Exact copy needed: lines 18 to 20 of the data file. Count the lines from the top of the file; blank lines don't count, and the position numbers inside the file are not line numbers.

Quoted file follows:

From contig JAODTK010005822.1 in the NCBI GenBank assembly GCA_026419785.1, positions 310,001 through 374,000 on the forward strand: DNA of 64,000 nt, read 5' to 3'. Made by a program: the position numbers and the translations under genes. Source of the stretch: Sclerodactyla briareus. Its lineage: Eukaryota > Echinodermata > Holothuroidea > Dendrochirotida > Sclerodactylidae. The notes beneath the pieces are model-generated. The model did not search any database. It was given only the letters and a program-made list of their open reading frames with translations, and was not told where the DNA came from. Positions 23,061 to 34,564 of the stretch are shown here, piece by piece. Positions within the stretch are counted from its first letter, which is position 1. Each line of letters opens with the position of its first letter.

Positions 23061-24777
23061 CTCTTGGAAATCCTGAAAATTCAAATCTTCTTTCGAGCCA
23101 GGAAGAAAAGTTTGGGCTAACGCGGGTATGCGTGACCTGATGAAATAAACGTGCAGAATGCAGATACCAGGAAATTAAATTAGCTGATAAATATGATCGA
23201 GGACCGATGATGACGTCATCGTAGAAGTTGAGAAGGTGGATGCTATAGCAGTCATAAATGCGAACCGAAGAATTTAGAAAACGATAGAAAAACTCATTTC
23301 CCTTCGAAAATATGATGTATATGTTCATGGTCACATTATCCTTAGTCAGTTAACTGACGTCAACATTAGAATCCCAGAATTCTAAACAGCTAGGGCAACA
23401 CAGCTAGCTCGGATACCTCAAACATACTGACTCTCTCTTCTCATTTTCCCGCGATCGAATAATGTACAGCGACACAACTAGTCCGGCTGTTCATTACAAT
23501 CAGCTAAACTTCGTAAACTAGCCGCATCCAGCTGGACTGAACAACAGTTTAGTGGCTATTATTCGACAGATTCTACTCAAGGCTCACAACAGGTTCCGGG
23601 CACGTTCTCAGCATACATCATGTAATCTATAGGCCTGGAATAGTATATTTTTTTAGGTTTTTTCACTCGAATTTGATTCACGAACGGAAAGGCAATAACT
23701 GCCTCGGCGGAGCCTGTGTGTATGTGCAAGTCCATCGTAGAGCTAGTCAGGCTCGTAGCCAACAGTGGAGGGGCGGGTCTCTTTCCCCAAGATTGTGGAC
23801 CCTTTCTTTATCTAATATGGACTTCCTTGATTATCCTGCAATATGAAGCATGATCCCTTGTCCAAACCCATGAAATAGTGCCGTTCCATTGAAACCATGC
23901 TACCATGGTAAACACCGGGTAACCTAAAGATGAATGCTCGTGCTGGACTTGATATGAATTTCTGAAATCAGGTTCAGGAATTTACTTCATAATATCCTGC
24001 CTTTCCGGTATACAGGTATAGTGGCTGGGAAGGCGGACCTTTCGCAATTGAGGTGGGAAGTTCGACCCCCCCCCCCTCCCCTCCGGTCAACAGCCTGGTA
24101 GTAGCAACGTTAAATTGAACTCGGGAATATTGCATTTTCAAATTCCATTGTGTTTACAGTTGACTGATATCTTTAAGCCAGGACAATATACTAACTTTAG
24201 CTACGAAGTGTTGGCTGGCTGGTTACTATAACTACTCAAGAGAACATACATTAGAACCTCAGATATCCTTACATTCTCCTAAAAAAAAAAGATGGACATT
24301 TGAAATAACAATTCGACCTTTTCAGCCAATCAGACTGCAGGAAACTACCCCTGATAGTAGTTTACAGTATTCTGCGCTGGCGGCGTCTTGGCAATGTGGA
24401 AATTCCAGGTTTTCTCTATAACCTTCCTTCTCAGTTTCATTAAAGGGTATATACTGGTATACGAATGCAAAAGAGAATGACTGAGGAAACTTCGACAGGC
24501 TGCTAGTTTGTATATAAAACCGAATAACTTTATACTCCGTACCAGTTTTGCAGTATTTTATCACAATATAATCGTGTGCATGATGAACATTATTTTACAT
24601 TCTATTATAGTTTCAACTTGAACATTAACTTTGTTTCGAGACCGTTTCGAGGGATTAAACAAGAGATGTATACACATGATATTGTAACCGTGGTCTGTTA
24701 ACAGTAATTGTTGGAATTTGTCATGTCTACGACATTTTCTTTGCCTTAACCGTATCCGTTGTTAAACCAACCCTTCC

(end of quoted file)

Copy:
24501 TGCTAGTTTGTATATAAAACCGAATAACTTTATACTCCGTACCAGTTTTGCAGTATTTTATCACAATATAATCGTGTGCATGATGAACATTATTTTACAT
24601 TCTATTATAGTTTCAACTTGAACATTAACTTTGTTTCGAGACCGTTTCGAGGGATTAAACAAGAGATGTATACACATGATATTGTAACCGTGGTCTGTTA
24701 ACAGTAATTGTTGGAATTTGTCATGTCTACGACATTTTCTTTGCCTTAACCGTATCCGTTGTTAAACCAACCCTTCC